Market report: Smooth movement for Shell as the oil giant raises its dividend after rising profits on the back of soaring crude oil prices
Savers and retirees got another payment for their bonuses after Shell raised its prize pool.
The increase is modest by 4 percent to 12.4 pence a share – but encouraging for the average British, whose finances were hit by the energy giant’s decision to drastically cut its payments by two-thirds last year after the company was hit by the pandemic.
Yesterday, the oil giant revealed that profits for the first three months of the year rose to 2.3 billion pounds on the back of soaring crude oil prices.
Davy boost: Shell raised its dividend payout by 4 per cent to 12.4 pence per share after it revealed that profits in the first three months of the year rose to 2.3 billion pounds on the back of higher crude oil prices.
This was more than the £ 2.1 billion it made in the same period last year – when prices began to decline as the spread of the Coronavirus became clear – and eight times more staggering than the £ 280 million it made in the last quarter of the year. 2020.
The stock buybacks on the cards are no longer for Shell – which is delayed until its debt pile drops to £ 47 billion. It is currently at £ 51 billion.
On the other hand, Rival BP brought back share buybacks after it hit its debt target more than a year ago – but it hasn’t raised its dividend yet.
But shares in Shell (down 1.4 percent, or 18.6 pence, to 1,299.2 pence) slipped yesterday, indicating that the city has already benefited from the boost from higher oil prices, while BP fell 0.8 percent, or 2.5 pence, to 302 pence.
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Game maker and designer Character Group is headed for best ever after soaring sales.
The company said the reason for this was that it had a strong roster of brands, with Peppa Pig, Scooby Doo and Pokemon equipment beating sales forecasts.
Character Group was one of AIM’s biggest startups – up 21.3 per cent, or 100.5 points, to 572.5 points – after it said first-half profit rose to £ 7.6m, compared to £ 2.2m for the year. the previous.
Expecting sales to get a boost now, stores are reopening again.
Their decline came even as crude oil prices rose 1.4% to $ 68 a barrel – fuel talk among market analysts of us entering a new “giant cycle” for commodities.
There was other evidence elsewhere, as iron ore and copper prices rose to new highs.
Copper traded above $ 10,000 per ton for the first time since 2011, during the last era of bumper metal prices.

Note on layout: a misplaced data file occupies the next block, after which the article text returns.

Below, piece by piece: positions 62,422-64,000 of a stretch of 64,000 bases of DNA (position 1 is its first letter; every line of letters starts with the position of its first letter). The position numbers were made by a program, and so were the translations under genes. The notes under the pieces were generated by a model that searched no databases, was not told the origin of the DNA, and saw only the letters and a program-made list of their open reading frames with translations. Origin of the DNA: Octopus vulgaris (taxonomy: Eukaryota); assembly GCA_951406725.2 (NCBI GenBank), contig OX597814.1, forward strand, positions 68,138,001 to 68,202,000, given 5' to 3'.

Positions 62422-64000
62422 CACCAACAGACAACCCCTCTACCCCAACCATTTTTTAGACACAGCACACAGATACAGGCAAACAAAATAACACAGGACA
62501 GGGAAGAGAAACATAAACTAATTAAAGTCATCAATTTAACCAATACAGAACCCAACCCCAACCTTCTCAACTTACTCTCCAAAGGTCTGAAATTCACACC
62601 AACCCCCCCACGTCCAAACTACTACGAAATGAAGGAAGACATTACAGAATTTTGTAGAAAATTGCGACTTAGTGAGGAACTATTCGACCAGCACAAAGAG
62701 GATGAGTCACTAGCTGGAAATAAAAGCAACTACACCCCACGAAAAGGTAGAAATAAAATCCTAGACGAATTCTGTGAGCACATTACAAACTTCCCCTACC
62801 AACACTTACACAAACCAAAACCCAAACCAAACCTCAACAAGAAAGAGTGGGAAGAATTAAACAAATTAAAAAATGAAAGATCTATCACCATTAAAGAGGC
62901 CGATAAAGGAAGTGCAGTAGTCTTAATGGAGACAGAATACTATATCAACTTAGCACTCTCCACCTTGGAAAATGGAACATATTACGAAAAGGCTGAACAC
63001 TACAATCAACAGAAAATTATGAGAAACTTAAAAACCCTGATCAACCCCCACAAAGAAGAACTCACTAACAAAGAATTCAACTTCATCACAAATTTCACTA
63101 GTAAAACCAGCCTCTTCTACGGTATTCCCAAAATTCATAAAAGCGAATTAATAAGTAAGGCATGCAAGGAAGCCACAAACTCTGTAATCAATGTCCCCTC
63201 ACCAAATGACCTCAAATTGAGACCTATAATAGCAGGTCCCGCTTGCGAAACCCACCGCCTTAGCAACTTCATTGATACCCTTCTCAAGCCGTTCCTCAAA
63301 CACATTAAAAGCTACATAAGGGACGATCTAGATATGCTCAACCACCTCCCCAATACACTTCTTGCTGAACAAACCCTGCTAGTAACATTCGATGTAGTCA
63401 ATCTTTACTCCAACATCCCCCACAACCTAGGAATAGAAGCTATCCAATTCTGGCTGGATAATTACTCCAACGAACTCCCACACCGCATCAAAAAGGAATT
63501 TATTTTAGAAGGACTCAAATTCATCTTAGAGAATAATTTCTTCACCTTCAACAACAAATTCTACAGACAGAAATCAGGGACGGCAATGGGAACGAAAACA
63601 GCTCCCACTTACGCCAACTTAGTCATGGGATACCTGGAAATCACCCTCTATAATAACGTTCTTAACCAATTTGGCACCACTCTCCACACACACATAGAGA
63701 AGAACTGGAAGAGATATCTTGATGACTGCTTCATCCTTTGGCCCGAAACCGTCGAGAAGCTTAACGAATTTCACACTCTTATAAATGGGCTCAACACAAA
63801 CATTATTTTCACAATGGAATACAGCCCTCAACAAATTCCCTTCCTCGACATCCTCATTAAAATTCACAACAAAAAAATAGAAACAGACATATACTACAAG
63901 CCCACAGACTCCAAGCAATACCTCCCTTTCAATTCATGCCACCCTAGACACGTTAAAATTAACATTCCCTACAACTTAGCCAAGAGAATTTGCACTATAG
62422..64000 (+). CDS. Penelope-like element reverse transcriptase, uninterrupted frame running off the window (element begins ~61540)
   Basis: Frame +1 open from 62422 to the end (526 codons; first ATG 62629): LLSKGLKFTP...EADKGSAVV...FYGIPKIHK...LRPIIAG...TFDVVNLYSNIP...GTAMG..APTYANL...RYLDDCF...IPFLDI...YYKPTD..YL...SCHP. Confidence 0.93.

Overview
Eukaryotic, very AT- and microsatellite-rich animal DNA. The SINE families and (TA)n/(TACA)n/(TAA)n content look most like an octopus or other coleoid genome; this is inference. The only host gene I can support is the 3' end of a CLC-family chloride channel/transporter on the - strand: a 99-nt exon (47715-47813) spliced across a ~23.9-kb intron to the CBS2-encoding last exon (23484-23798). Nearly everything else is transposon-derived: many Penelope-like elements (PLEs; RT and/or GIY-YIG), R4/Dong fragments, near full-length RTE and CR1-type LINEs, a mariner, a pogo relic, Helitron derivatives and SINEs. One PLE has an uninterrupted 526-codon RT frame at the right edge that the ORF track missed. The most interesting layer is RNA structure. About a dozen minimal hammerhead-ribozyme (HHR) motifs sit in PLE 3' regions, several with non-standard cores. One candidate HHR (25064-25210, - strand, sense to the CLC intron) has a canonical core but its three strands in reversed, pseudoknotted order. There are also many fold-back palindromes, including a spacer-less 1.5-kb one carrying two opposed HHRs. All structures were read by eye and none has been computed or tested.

Copper is often seen as a major factor in the global economy and the metal’s rise is partly due to major countries starting to recover from Covid.
But copper is also gaining ground due to sweeping environmental pledges from governments, as it is a key material in green technology.
In a quarterly production report, Glencore (down 0.9 percent, or 2.85 pence, to 300 points) said its trading arm had a strong start to the year due to the commodities boom.
The Trade and Mining Group said annual profits in this division would be at the maximum of its range between £ 1.6 billion and £ 2.3 billion.
The FTSE 100 rose again above 7000 during yesterday’s trading – but by the end of the session it was in the red, dropping 0.03 percent, or 2.19 points, to 6,961.48.
The FTSE 250 index fell 0.2 percent, or 46.88 points, to 22,392.94 points.
Elsewhere, another day with company results, demand for Smith & Nephew and DS Smith was high.
DS Smith packaging maker (up 2.5 percent, or 10.2 pence, to 424 pence) said sales were strong and well on their way to meeting year-round targets.
DS Smith is also investing in new fund factories in Europe to take advantage of the online shopping trend that has taken hold during the closures.
Prosthetic hip and knee maker Smith & Nephew (who rose 5.6 percent, or 83 pixels, to 1,568 pixels) was confident enough about his prospects for reorientation throughout the year as the number of elective surgeries began to rise again.
Many non-emergency measures were suspended during the height of the epidemic as hospitals focused their attention on Covid patients.
British American Tobacco (down 2 percent, or 54.5 points, to 2,626 pence) and Imperial Brands (down 0.5 percent, or 8 pence, to 1,470 pence) shares plunged after the U.S. Food and Drug Administration proposed to ban menthol cigarettes.
Kenneth Dart, the reclusive billionaire based in the Cayman Islands, was also shown to have earned 7 percent on BAT and 3 percent in Imperial.
Two other companies – technology group Alphawave IP and cargo ships group Taylor Maritime Investments – announced their intention to float.